Studies suggest 80 per cent of Nepali women working abroad as domestic help are undocumented and reach destination countries through informal channels. There is a need to step up efforts to protect their labour rights
Migration of people from one place to another is a usual phenomenon. In the beginning of human civilisation, people used to migrate in search of food and to explore new places for safety and security. But in the course of time, migration has taken a diverse form. It has now become an essential part of society and considered a human right.
Migration and trafficking are a cross-cutting issue. Migration may take place through formal and informal channels and may be freely chosen or forced during the conflict and an economic crisis whereas trafficking in person denotes the movement of people for the purposes of exploiting their labour or service. Of late, trafficking of women has seen a surge in Nepal, which is a major cause for concern. Officially, only 4.68 per cent of Nepali migrant workers are women. However, according to an Amnesty International report (2011), women account for 30 per cent of the total number of Nepali migrant workers abroad. Likewise various studies suggest 80 per cent of Nepali women working abroad as domestic help are undocumented and travel to destination countries through informal channels via India, Bangladesh and recently from Sri Lanka.
Migrant workers are considered one of the major forces of development for many countries across the world. They contribute to economic progress and development of both receiving and sending countries. Women migrant workers’ issue, for the first time, has been incorporated in the Agenda 8 of the SDG 2030, especially the protection of their labour rights. However, they are subjected to various types of human rights violations such as forced labour, slavery, trafficking, sexual violence and rape, and sometimes even death.
Foreign labour migration is a major contributing factor in Nepal’s national economy. It ranks fourth in the world in terms of contribution of remittances to the gross domestic product (GDP, 28.3 per cent in 2017, World Bank, 2017). Remittance contributed to reduce poverty and mal-nutrition and support quality education and good housing in rural community.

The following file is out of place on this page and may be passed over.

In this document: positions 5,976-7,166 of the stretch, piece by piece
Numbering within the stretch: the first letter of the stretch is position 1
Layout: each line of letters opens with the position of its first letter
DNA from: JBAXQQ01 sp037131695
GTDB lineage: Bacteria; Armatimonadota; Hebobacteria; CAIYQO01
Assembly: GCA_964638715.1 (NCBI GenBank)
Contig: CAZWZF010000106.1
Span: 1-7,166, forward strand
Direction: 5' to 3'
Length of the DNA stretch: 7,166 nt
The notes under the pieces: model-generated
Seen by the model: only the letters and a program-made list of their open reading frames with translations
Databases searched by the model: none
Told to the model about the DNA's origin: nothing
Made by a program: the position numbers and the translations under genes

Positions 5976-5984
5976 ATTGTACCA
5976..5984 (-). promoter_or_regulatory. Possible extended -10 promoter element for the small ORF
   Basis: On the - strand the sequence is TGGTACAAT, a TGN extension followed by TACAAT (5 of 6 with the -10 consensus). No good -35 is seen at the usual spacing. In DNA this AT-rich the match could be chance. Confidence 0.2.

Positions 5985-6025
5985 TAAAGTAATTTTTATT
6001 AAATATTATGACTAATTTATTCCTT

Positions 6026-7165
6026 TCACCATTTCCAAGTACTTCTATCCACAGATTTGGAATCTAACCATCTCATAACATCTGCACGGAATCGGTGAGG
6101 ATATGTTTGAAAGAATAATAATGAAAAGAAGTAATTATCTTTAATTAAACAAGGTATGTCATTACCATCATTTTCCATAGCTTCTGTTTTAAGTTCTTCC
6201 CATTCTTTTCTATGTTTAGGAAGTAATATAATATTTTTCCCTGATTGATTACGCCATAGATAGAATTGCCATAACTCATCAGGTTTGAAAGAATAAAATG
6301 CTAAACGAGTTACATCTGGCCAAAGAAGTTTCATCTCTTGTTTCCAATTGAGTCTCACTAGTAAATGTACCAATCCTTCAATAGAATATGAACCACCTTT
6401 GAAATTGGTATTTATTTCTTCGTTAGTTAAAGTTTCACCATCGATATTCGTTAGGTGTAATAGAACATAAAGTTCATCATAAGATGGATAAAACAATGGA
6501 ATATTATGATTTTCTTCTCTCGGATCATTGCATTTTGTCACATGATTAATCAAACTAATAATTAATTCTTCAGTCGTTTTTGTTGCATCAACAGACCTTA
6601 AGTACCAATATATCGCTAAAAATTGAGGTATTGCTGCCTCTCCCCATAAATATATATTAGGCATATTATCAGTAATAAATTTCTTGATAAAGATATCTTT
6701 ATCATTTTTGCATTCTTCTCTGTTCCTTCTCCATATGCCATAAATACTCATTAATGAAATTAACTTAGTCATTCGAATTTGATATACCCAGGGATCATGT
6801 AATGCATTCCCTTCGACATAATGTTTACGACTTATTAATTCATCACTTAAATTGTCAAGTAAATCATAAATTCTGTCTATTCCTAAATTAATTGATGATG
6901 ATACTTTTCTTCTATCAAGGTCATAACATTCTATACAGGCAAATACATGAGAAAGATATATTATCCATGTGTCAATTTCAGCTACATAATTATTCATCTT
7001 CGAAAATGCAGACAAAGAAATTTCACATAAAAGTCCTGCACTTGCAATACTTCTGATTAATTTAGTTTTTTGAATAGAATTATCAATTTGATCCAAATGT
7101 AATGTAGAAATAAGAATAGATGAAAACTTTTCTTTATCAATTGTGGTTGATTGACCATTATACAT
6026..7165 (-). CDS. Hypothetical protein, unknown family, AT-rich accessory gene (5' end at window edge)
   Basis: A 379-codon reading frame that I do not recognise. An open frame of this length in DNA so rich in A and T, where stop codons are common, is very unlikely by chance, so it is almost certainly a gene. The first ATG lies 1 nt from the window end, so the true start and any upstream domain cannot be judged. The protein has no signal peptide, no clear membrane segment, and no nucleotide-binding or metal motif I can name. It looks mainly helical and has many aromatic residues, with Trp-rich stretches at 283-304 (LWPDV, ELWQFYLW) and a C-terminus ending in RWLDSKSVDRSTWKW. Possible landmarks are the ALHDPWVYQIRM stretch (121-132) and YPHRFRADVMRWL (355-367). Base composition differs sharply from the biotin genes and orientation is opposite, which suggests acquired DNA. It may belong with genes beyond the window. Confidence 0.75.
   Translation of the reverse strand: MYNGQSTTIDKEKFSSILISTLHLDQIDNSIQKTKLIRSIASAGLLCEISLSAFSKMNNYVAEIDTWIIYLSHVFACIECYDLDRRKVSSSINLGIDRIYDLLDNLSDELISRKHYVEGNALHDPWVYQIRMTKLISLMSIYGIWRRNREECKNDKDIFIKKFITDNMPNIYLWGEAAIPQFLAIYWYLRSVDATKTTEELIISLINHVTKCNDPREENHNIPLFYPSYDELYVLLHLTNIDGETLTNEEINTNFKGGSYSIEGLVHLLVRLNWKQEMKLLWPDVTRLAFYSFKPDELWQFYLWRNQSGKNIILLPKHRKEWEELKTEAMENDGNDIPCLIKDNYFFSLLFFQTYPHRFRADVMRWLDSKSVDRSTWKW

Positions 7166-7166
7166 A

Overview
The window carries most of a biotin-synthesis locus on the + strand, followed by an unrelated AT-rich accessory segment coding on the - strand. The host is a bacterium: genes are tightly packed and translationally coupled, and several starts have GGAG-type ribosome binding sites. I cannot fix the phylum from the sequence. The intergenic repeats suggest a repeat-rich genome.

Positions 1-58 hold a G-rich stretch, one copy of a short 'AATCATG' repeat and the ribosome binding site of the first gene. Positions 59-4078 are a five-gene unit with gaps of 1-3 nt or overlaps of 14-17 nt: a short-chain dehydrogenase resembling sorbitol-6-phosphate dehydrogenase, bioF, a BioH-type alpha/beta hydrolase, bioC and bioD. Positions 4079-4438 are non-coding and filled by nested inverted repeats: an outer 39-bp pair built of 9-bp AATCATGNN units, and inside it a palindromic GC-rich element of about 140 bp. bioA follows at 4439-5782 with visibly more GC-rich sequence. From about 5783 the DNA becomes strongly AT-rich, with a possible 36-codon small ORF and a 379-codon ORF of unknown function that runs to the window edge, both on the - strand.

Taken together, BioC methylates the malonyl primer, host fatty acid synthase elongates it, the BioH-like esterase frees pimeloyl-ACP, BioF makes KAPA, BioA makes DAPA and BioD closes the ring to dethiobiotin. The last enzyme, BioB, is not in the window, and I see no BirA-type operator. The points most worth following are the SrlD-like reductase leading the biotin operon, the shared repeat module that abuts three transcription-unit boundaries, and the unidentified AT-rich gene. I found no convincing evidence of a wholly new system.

Major causes of women migration are supposed to be economic complexity, political instability and patriarchal mindset. Here, focus has been given to patriarchal notion, for it underestimates women’s capacity and considers them as subordinate to men. The guardianship or protectionist approach that comes up with patriarchy may look good in the surface but in essence it obstructs the prosperity and development of women and teaches women to remain silent and submissive. It tries to hammer into women’s mind since childhood what is good and what is not. And hence women often tend to choose migration as a means to escape and survive. Different studies show women who were married off early or married to alcoholic husbands or married to economically and socially vulnerable persons often chose labour migration, as they neither had access to land (food) nor had support from husbands in household affairs. They have been facing harsh treatment, gender-based violence, domestic and sexual violence and injustice. And in search of a better life, they go abroad even if this entails risk. Unemployment, family debt, lack of awareness, peer pressure, illiteracy and false promises are other factors they prompt women labour migration.
The situation is further exacerbated by the weak implementation of Foreign Employment Act (FEA), 2007 and accompanying Rules (2008) which promote security and welfare of foreign migrant workers.
Due to illiteracy, many women can hardly read the contract paper and terms and conditions. Documents like citizenship, passport, visa, work permits, health certificates, insurance, air tickets and parental approval and other necessary official documents are handled/ prepared by “the agents”. Their plight snowballs when they reach destination countries, first of all due to language barrier.
The government of Nepal has signed bilateral labour agreements with seven major destination countries — Qatar, South Korea, UAE, Bahrain, Japan, Israel and Jordan. Agreements with several other countries are currently being discussed. Despite several positive steps taken by the government, challenges still remain when it comes to protecting the rights of migrant workers. To address these challenges, government should decrease the level of dependency on the private sector in foreign labour migration and take the lead to track labour demand and supply.
Rapid response teams with sufficient resources for rescue, repatriation, rehabilitation and reintegration in society should be developed. At least one safe house at state level, seven in all provinces, and 753 in local level must be established immediately to address the problems faced by the returnee migrant workers. If we forget to explore the alternative potential areas for youth involvement in self-employment sectors, we would not be able to achieve lasting peace and prosperity.
For sustainable solution, the state has to create employment opportunities at home in the areas where potential women migrant workers can be retained.
Chapagain is a human rights officer at National Human Rights Commission
A version of this article appears in print on December 18, 2018 of The Himalayan Times.